UK sales of low-alcohol and no-alcohol beers have almost doubled in five years as weaker versions of global brands such as Heineken and Budweiser helped convert drinkers from carbonated soft drinks.
Drinkers in the UK bought $454mn of alcohol-free and low-alcohol brews in 2021, up from $240mn in 2016, according to research group IWSR, as they tapped into lower drinking rates among younger generations and fresh marketing drives by global brewers.
This included $184mn of “alcohol-free” beers, which have 0.5 per cent ABV (alcohol by volume) or less, a figure more than triple the $52mn of these products sold five years earlier, even though the overall beer market shrank.
Trevor Stirling, analyst at Bernstein, said the country had become “one of the hotspots” for growth in low-alcohol and no-alcohol brewing.
“It’s an adult soft drink rather than a substitute for alcohol . . . the acceptance of the products is probably higher than I was expecting,” Stirling said.
UK innovations such as Brewdog’s Nanny State, launched in 2011, and Adnams’ Ghost Ship, launched in 2012, helped the UK market gain a head start, he said.
Fernando Tennenbaum, chief financial officer of Anheuser-Busch InBev, said the world’s largest brewer was recording double-digit annual growth in low-alcohol and no-alcohol beers, with softer versions of brands including Budweiser, Corona, Becks and Leffe on sale in the UK.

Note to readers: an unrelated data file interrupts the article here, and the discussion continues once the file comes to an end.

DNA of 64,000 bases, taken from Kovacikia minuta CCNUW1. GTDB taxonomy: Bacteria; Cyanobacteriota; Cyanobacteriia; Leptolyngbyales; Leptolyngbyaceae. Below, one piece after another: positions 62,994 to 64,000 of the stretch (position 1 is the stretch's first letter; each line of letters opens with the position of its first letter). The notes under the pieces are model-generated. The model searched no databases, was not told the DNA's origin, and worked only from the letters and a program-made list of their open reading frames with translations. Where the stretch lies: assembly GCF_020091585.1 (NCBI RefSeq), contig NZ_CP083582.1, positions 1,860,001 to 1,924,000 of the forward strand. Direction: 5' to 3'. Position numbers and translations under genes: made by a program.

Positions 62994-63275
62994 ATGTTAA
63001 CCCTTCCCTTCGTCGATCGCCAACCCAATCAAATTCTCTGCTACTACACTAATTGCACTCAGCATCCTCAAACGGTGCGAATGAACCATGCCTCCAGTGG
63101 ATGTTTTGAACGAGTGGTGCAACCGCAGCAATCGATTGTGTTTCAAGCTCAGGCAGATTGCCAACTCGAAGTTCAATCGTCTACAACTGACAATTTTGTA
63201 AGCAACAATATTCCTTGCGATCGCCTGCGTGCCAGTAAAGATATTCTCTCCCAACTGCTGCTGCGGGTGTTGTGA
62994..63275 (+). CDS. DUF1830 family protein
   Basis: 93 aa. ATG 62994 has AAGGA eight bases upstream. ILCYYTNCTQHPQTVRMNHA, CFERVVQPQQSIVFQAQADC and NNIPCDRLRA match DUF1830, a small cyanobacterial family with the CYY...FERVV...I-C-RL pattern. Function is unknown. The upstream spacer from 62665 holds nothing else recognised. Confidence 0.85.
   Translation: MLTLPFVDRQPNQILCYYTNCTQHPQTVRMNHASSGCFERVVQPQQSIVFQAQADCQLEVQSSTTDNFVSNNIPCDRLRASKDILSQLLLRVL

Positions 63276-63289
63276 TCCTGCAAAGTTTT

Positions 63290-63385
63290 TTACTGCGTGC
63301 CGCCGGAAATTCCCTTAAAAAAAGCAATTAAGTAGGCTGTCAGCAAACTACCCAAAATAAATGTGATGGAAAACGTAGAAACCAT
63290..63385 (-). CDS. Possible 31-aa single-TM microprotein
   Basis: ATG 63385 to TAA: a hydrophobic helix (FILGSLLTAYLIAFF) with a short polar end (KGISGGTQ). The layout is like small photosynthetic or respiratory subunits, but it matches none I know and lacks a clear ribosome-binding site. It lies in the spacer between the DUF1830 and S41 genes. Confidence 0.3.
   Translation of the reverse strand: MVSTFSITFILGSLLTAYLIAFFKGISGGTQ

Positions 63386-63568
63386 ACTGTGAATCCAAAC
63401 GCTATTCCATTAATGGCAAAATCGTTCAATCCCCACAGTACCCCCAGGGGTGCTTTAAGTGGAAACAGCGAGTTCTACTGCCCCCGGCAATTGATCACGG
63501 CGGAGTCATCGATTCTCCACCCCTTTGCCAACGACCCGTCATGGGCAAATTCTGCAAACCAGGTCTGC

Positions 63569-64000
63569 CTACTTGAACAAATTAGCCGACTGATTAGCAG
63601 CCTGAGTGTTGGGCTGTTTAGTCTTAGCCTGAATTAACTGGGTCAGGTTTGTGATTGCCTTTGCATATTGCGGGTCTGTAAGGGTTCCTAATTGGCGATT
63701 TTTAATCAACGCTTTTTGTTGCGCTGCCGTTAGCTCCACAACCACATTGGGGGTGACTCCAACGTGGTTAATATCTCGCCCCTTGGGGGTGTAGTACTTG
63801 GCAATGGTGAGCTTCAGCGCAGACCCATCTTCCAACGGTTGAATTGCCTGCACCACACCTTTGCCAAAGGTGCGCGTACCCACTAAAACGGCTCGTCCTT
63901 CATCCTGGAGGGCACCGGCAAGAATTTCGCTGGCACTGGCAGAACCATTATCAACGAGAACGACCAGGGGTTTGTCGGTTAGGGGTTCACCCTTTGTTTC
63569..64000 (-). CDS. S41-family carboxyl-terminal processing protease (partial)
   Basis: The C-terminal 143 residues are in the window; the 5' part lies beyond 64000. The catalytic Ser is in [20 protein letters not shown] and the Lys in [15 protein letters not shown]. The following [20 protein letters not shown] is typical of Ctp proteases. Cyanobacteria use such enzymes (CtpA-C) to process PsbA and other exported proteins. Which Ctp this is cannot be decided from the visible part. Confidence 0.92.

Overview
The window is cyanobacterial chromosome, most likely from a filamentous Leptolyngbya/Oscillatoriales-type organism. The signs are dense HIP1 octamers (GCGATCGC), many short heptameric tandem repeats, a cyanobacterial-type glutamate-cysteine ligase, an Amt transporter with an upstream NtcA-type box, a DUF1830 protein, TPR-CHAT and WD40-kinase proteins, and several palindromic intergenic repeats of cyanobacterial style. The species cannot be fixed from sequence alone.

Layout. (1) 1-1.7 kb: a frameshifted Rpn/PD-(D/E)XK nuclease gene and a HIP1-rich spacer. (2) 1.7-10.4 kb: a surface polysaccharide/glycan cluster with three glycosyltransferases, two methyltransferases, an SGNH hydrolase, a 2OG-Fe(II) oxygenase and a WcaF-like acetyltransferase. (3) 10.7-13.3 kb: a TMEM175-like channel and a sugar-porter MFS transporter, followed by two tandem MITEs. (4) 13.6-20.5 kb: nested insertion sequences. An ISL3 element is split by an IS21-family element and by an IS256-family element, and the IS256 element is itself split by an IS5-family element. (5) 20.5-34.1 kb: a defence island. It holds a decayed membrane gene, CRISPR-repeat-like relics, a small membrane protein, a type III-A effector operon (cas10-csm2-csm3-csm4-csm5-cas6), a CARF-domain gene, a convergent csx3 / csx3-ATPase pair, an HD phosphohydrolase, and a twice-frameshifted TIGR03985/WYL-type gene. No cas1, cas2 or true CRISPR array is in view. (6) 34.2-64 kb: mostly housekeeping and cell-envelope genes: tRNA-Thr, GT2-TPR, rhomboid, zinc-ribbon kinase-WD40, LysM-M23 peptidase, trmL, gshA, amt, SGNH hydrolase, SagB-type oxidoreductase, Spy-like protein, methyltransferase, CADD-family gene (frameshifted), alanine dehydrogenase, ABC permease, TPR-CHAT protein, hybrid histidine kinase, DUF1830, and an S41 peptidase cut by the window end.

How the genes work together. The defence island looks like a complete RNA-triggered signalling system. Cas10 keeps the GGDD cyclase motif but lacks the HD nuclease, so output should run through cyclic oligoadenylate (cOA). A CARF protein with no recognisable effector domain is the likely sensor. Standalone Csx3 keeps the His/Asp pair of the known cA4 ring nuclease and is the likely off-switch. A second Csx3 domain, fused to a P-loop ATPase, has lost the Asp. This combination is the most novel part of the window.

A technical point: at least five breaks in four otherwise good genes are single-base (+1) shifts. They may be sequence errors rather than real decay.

“Until five years ago no one was investing seriously in it [low and no alcohol],” he said. “We learned that it is better to have extensions of mainstream brands as opposed to developing new brands.”
The technology is evolving, he said, with brewers now extracting alcohol from finished beer rather than halting the process midway. Low-alcohol and no-alcohol brews account for 3.1 per cent of the UK’s beer market, IWSR said, compared with 2.7 per cent globally.
Heineken’s launch of the 0.0 version of its flagship brand in 2017 was a pivotal moment, analysts said, together with its decision to use the alcohol-free version as sponsor for the Uefa Europa League and Formula One.
Emily Neill, head of research at IWSR, said promoting low-alcohol drinks was partly a commercial decision.
“What you’ve seen in markets such as the UK and US is consumers becoming much more conscious of their health . . . there’s a higher proportion of younger consumers who don’t drink at all or would like to moderate their consumption,” she said.
“The other point is . . . it’s a push from the companies to meet their ESG [environmental, social and governance] targets, to actually do something about the issues around responsible drinking.”
Alcohol-free beers are often more profitable because they do not incur excise duty, said Stirling, although Neill said higher production and storage costs could cut into that advantage.
AB InBev said six years ago that it would aim for low-alcohol and no-alcohol beers to make up a fifth of sales by 2025, a target it admits it is unlikely to meet, with about 6 per cent of sales currently from the products. But Tennenbaum said the target had served to “send a signal inside the company”.
Neill said IWSR expected low-alcohol drinks to remain an “interesting niche” akin to speciality beers, rather than a large chunk of the market.
Additional reporting by Alice Hancock